Heat stroke, also known as sunstroke, is one of the most dangerous heat-related illnesses during the summer. Doctors consider it a medical emergency, so treating it quickly is vital. When a heat stroke isn’t treated, vital organs can shut down and even result in death.
Why it happens
During strenuous activity, hot weather, or both, the body raises its temperature. When the body’s temperature is above 104 degrees Fahrenheit (40 C), the body’s cooling mechanisms can no longer keep up with the heat.
There are several risk factors that can increase the chance of heat stroke. Dehydration from not drinking enough water and/or excess sweat are common factors. Drinking alcohol, wearing excess clothing, and sunburn can also increase the chances. Also, elderly people have a higher risk.
And be sure to open that car window. One of the most common causes of heat stroke that results in death is leaving a child or pet in a vehicle that isn’t ventilated or cooled.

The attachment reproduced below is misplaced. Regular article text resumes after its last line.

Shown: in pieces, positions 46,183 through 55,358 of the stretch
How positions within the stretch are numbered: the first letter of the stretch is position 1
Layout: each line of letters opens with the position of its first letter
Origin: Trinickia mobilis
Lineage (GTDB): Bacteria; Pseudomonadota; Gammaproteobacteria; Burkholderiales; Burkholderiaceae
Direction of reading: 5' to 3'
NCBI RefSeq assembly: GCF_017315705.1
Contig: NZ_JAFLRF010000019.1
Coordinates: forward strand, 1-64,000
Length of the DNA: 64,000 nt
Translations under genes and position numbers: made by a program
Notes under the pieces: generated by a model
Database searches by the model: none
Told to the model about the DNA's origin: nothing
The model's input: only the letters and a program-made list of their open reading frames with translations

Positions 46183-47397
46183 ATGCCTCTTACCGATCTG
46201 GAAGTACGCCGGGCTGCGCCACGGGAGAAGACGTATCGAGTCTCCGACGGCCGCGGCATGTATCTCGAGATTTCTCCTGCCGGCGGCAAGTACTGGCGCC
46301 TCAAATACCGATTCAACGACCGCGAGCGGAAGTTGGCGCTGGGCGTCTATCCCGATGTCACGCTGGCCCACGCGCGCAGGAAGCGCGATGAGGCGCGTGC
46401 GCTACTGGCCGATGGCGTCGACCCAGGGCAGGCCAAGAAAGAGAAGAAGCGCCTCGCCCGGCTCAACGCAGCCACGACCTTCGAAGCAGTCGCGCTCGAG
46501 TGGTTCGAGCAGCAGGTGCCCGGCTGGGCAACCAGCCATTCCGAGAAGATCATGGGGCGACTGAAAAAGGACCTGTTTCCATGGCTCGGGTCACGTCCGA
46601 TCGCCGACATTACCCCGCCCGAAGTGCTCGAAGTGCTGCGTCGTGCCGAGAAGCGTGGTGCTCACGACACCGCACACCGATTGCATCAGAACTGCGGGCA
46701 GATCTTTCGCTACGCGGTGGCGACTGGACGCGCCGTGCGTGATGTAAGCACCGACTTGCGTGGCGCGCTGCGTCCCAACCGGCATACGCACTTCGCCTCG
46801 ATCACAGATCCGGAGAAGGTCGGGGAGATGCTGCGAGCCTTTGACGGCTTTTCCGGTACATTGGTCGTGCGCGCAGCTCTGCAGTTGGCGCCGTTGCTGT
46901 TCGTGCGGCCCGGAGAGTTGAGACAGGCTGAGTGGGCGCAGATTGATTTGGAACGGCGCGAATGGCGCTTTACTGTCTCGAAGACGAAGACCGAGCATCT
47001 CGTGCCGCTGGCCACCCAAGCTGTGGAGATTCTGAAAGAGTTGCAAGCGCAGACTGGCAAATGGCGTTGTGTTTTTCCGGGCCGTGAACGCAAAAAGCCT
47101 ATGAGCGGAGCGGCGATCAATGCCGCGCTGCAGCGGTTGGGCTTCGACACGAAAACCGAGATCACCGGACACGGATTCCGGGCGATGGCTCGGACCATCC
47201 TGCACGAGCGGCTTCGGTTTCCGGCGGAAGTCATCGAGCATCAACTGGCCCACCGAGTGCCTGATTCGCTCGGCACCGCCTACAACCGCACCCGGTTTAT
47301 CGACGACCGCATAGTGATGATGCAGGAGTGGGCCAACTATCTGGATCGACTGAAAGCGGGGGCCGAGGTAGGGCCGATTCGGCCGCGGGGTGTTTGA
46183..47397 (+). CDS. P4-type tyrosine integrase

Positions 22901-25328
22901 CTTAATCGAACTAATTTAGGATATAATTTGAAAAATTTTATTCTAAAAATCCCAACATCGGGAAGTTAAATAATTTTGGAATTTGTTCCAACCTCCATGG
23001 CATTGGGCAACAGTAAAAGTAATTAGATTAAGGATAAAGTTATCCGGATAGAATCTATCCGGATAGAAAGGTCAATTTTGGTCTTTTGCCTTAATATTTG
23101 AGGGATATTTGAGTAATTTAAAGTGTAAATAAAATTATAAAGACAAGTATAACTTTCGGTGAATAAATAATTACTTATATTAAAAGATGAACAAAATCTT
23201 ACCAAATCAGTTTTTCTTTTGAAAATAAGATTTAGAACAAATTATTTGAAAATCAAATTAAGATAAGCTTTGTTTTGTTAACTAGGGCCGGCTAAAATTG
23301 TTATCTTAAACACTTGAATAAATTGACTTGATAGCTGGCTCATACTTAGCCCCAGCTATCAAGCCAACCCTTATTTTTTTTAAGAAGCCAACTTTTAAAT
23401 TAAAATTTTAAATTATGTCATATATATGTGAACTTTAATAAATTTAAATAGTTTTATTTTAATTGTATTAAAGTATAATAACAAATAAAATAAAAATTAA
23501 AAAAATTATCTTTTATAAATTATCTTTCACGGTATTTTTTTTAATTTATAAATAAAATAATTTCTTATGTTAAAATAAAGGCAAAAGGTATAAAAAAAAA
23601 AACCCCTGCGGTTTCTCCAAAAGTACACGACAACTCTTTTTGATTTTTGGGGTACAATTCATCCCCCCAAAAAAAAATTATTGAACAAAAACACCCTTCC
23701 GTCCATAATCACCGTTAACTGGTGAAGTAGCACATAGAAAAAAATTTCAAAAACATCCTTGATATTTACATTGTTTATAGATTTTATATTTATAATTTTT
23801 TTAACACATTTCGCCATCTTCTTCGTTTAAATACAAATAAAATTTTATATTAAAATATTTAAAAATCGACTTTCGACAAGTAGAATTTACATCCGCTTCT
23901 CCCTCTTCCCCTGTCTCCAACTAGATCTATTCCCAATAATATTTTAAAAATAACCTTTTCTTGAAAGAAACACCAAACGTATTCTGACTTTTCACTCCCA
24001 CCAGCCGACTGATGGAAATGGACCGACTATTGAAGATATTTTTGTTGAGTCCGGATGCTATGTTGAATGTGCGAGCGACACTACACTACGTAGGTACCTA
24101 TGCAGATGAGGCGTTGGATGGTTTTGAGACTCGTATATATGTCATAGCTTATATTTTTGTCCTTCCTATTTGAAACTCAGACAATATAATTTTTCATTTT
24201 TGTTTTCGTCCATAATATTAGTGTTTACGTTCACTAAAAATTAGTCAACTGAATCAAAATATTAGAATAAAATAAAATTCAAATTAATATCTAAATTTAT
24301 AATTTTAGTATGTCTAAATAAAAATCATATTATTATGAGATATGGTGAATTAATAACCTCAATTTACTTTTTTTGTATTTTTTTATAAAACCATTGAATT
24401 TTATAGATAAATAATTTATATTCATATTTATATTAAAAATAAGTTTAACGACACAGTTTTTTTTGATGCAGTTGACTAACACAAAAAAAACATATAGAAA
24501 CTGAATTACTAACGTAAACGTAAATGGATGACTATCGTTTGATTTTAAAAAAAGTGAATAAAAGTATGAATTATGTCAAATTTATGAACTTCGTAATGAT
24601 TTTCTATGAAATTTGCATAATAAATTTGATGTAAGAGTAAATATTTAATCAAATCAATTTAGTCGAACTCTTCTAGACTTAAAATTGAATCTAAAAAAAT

If you notice any of these signs, contact a medical professional immediately. Heat stroke can be fatal without treatment.
- Lack of sweating despite the heat
- Red, hot, and dry skin
- Nausea and vomiting
- Muscle weakness
- Rapid heartbeat
- Shallow breathing
- Confusion, disorientation, or staggering
Call an emergency medical number like 911 right away. Then, move the victim to a cooler place, like an air conditioned room or a shady spot. Help lower the person’s temperature with wet, cool cloths or a cool bath. Fan air onto the victim and apply ice packs to the groin, armpits, head, or back. The goal is to lower the person’s body temperature safely.
Stay hydrated with plenty of water. If you anticipate sweating profusely, drink a sports drink like Gatorade that can replace electrolytes lost through sweat. Wear loose-fitting, light-colored clothing when you’re in the sun, and avoid sunlit areas and parked cars when you can. Avoid strenuous activity during the warmest part of the day, which is usually in the early afternoon.
If you start to feel woozy, take a break to cool down. Keeping your body temperature at a reasonable level can help avoid a heat stroke.